**Authors:** Floor S. Broekgaarden et al.

**First Author’s Institution:** Anton Pannekoek Institute for Astronomy, University of Amsterdam, Amsterdam, The Netherlands

**Status:** Submitted to MNRAS, closed access

Modern astronomy relies heavily on computational resources. This is especially true when it comes to the budding field of gravitational waves. While only a handful of detections have been made to date, this number will likely grow significantly in the coming years. By comparing the observed properties and frequency of gravitational wave events with simulations, astronomers can test their theories about the origin of certain objects. However, getting good results from simulations requires a lot of computational time. The authors of today’s paper came up with a way to speed up the computational efficiency and increase the accuracy of simulations using an algorithm called STROOPWAFEL (Simulating The Rare Outcomes Of Populations With AIS For Efficient Learning).

### Simulating Gravitational Wave Systems

Gravitational waves that are large enough for us to detect come from “Double Compact Object” (DCO) mergers. When stars die, some of them become compact objects like neutron stars or black holes. Some stars are originally in a binary system, with two stars orbiting around each other. In rare cases, when these stars die they can form a DCO, with either two neutron stars, two black holes, or a neutron star and a black hole in orbit. Sometimes, these objects will merge and in the process give off gravitational waves.

The chance of an arbitrary binary star system evolving into an object that will give off gravitational waves is extremely rare. Even rarer to find is a subset of DCO mergers, like two neutron stars, that will also give off visible light. Before the implementation of STROOPWAFEL, a large number of simulations would have to be run over a large parameter space for the initial conditions of the binary star system. Even with millions of simulated binary systems, there is a poor sampling of subsets of rare events.

### STROOPWAFEL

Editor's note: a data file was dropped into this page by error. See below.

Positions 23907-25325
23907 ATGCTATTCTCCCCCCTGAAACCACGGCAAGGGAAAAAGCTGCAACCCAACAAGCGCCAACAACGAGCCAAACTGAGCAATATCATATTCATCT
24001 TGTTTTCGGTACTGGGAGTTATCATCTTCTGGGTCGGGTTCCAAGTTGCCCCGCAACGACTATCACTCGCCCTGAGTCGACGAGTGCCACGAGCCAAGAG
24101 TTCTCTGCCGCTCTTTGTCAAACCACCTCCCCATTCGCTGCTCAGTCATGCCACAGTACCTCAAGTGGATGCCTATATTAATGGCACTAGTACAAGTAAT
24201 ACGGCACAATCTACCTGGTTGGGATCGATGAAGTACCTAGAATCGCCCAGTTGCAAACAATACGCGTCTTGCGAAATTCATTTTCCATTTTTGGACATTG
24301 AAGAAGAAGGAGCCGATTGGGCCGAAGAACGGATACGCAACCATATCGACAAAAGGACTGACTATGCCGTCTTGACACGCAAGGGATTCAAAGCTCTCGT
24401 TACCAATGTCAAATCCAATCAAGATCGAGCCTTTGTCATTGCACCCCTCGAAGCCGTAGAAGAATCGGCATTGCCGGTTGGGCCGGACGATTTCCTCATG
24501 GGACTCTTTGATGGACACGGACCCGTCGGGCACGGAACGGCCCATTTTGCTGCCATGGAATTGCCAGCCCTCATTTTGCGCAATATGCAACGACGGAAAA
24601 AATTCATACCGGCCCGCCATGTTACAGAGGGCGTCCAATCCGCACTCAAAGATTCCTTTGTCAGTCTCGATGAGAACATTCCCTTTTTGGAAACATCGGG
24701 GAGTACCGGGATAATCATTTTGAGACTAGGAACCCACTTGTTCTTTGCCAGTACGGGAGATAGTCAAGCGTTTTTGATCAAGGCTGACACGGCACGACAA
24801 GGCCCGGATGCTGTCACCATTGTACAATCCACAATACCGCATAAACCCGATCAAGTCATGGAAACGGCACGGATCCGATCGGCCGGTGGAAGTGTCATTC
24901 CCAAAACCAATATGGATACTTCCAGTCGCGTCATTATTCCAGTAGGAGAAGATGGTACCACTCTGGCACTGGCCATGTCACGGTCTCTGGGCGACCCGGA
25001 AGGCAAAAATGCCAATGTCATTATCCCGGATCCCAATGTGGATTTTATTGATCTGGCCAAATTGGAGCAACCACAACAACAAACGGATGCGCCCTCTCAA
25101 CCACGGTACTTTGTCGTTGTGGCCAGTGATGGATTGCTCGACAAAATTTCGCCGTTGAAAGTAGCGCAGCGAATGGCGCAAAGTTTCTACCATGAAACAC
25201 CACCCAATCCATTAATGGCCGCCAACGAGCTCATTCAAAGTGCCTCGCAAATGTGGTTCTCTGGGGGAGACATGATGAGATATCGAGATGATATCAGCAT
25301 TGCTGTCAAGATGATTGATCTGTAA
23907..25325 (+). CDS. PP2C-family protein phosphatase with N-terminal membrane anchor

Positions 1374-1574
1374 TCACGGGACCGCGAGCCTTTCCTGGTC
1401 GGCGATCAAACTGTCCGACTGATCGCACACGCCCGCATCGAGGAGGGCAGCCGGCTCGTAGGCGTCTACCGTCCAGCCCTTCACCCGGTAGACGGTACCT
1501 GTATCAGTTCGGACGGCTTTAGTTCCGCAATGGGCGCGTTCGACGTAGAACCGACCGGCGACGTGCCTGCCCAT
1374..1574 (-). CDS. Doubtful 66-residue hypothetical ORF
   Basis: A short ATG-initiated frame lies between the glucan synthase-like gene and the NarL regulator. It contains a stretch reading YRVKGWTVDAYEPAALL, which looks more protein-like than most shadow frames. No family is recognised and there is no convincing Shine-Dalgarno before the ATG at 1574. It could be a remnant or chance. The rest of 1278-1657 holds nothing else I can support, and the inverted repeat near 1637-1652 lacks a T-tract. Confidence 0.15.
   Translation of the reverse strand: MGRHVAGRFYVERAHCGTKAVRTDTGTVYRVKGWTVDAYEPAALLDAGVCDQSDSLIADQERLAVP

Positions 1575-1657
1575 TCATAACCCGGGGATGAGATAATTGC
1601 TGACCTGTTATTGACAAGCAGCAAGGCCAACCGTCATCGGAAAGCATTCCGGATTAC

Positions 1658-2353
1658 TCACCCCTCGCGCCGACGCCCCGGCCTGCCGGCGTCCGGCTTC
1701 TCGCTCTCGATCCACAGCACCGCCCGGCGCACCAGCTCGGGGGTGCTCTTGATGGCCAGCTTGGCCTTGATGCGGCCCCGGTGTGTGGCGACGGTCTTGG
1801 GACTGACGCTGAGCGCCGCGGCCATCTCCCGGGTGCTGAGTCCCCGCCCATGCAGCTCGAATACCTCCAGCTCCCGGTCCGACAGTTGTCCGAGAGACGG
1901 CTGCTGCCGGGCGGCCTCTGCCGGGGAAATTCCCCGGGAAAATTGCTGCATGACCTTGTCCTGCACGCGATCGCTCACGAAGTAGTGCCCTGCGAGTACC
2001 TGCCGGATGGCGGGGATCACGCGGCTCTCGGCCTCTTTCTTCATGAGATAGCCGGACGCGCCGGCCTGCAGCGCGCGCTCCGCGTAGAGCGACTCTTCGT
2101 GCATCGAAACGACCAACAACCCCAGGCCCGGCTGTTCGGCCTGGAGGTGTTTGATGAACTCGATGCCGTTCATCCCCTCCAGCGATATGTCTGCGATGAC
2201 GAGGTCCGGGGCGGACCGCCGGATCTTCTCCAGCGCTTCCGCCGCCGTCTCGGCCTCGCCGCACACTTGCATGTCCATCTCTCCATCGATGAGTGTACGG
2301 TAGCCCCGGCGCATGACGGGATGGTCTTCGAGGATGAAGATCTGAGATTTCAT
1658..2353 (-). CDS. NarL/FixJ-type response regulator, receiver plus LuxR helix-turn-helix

Enter STROOPWAFEL, an algorithm which helps determine which set of initial parameters (like mass of stars and orbital distance) are more likely to result in an event specified by the user. After choosing the desired outcome, like a DCO merger, the code decides which parameters to run through a binary star simulation code and gets better at guessing parameters as time goes on. The authors describe how their algorithm works like the classic game Battleship. At first, a player guesses random locations, but once they get a hit on one of the other player’s ships, they begin to search more closely around that area. Figure 1 describes this process in more detail, but essentially the algorithm first puts random parameters into binary star simulations to see which ones end with the desired event, and then tests parameters near the successful ones.

Figure 1: An illustration of the STROOPWAFEL algorithm. In the first stage random binaries are simulated to see if they result in an event of interest. Then in the next stage, distributions are drawn around the parameters that found successful events. Parameters in the distribution are then tested in the final stage. In the top panels of the left and right squares there are many more hits after the distribution is no longer randomized. (Fig. 1 in the paper)

The algorithm was incredibly successful. It was able to find 25 to 200 times the amount of mergers than other methods, improving simulation speeds by factors of 100. Figure 2 shows this pictorially. Initially, the rates of successful events per simulated binary is the same as traditional methods, but once they begin searching around the parameter spaces found in the exploratory phase, the number of hits increases by quite a bit.

Figure 2: The y-axis is the number of binary systems that end in the desired event. The x-axis is the number of systems simulated. The gray dashed line is the traditional random sampling result. As the number of successful events increases, the uncertainty in population statistics decreases. BH=Black Hole, NS= Neutron Star

These are promising first results from an algorithm named after a Dutch cookie. By speeding up computation times, astronomers will be able to further refine their theories and make new discoveries about the origin of these mysterious events. After implementing this algorithm, it will be feasible to introduce more initial parameters and explore variations on the assumed model. The authors plan to make future improvements to the model and it has applications to other computational fields.